PREFACE BY MERRYN WILLIAMS
John Brown and Queen Victoria
Mrs Oliphant (1828-97), one of the outstanding writers of the nineteenth century, was in her time as well-known as Dickens, George Eliot and Mrs Gaskell: ‘the exemplary woman of letters’ is how the literary critic Queenie Leavis described the author of Persephone Book No. 89, The Mystery of Mrs Blencarrow. And the novelist Penelope Fitzgerald's claim was that ‘Mrs Oliphant is at her very best in novellas and short stories.’ She suggested that two of them, The Mystery of Mrs Blencarrow (1890) and Queen Eleanor and Fair Rosamond (1886), might well be reprinted together, which is what we have now done, and pointed out that the strongest theme running through all the books is that of the helpless man and the strong woman.
Both novellas are about women left on their own to run their own households. In one, Penelope Fitzgerald continues, ‘Mrs Blencarrow, a conventional widow with a large estate, falls in love with her coarse-mannered steward, and in the other the wife, Mrs Lycett-Landon, finds out that her husband has made a bigamous marriage. She has the other woman's address and resolutely sets out for the distant suburb, the street, the house. What follows is “tragifarce”, as the author calls it, “the most terrible of all,” and she risks a conclusion that dies away into silence and echoes.’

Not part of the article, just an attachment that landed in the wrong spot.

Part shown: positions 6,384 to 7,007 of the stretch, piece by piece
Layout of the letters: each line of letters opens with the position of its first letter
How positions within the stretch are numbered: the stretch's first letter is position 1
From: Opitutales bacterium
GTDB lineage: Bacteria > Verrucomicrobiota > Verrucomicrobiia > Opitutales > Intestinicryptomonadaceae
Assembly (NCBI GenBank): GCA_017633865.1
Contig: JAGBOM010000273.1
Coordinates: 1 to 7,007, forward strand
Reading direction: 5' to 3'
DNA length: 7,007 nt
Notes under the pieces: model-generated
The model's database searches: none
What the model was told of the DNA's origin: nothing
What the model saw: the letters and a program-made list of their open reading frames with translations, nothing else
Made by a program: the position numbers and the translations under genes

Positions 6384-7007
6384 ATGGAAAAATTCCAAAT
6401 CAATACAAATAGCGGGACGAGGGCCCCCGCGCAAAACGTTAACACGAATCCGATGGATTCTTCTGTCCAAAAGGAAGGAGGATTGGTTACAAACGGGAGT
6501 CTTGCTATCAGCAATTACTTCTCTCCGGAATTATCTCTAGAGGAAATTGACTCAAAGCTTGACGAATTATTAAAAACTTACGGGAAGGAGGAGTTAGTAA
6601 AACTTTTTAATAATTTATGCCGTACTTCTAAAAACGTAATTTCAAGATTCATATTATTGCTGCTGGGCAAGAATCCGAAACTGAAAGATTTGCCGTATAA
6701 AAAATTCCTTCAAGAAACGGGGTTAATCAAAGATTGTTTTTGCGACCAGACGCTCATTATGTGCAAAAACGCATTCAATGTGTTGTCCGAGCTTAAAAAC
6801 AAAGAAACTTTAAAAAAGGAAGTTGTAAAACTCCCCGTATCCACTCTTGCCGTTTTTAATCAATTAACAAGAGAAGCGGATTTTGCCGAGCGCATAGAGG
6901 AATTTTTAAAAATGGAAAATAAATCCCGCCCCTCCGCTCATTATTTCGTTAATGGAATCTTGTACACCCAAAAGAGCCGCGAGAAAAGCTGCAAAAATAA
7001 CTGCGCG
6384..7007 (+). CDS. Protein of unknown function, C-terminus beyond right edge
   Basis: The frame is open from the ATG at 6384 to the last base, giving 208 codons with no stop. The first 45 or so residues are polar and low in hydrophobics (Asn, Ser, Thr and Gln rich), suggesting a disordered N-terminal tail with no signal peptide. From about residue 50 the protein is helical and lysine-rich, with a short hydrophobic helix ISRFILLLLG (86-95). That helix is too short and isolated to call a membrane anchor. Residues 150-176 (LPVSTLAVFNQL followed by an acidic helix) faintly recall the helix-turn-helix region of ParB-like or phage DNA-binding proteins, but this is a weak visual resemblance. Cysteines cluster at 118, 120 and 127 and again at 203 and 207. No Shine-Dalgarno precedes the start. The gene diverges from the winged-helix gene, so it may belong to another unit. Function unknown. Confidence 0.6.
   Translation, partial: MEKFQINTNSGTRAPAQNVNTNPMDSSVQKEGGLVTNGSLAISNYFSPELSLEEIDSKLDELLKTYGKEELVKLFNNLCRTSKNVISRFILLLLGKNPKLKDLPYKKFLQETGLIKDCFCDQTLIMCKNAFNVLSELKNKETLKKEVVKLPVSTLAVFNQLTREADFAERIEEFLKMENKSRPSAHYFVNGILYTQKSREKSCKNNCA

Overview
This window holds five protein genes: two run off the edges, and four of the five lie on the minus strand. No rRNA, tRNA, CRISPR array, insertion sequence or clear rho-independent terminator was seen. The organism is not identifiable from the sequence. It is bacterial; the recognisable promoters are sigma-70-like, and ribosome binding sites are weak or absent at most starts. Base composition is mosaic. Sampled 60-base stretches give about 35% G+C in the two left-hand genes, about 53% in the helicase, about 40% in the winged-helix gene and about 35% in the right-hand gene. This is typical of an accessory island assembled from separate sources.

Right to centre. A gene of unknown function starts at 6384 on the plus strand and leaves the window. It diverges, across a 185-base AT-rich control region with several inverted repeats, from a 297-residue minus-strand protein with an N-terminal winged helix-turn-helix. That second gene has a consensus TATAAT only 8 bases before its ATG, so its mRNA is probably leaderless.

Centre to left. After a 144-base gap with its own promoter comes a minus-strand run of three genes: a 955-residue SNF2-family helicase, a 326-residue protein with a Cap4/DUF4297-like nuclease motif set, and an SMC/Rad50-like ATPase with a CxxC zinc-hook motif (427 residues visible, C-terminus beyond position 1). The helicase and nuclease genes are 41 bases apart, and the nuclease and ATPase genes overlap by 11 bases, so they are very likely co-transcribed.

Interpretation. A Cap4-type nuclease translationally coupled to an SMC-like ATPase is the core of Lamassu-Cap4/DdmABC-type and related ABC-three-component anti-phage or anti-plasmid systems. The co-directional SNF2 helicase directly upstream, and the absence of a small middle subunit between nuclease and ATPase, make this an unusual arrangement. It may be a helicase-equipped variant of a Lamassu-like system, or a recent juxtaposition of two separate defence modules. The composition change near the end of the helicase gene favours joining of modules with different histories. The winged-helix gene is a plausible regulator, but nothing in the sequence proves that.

In one respect Mrs Oliphant's subjects were ‘the staples of Victorian women's fiction – money, wills, marriages, church and chapel, disgraceful relatives, family power struggles, quarrels, deathbeds, ghosts.’ Yet, writes Dr Merryn Williams, who published a critical biography of Mrs Oliphant and has now written the Persephone Afterword for us: ‘The two novellas in this volume… written in the late 1880s… are surprisingly un-Victorian. Each ends, not with a marriage as is usual, but with the break-up of a marriage. Each is about the terribly destructive effects of middle-aged passion.’ As Mrs Oliphant herself said about the husband in Queen Eleanor and Fair Rosamond, Mr Lycett-Landon: ‘It seems as if they [men] must break out – as if common life and duty become insupportable.’ And as JM Barrie wrote of this novella, ‘It is as terrible and grim a picture of a man tired of fifty years of respectability as was ever written’, adding, ‘Mrs Oliphant wrote so many short stories that she forgot their names and what they were about, but readers, I think, will not soon forget this one’, written by a woman who ‘was of an intellect so alert that one wondered she ever fell asleep.’
A printed velveteen designed by Lewis F Day sold by Liberty's in 1888.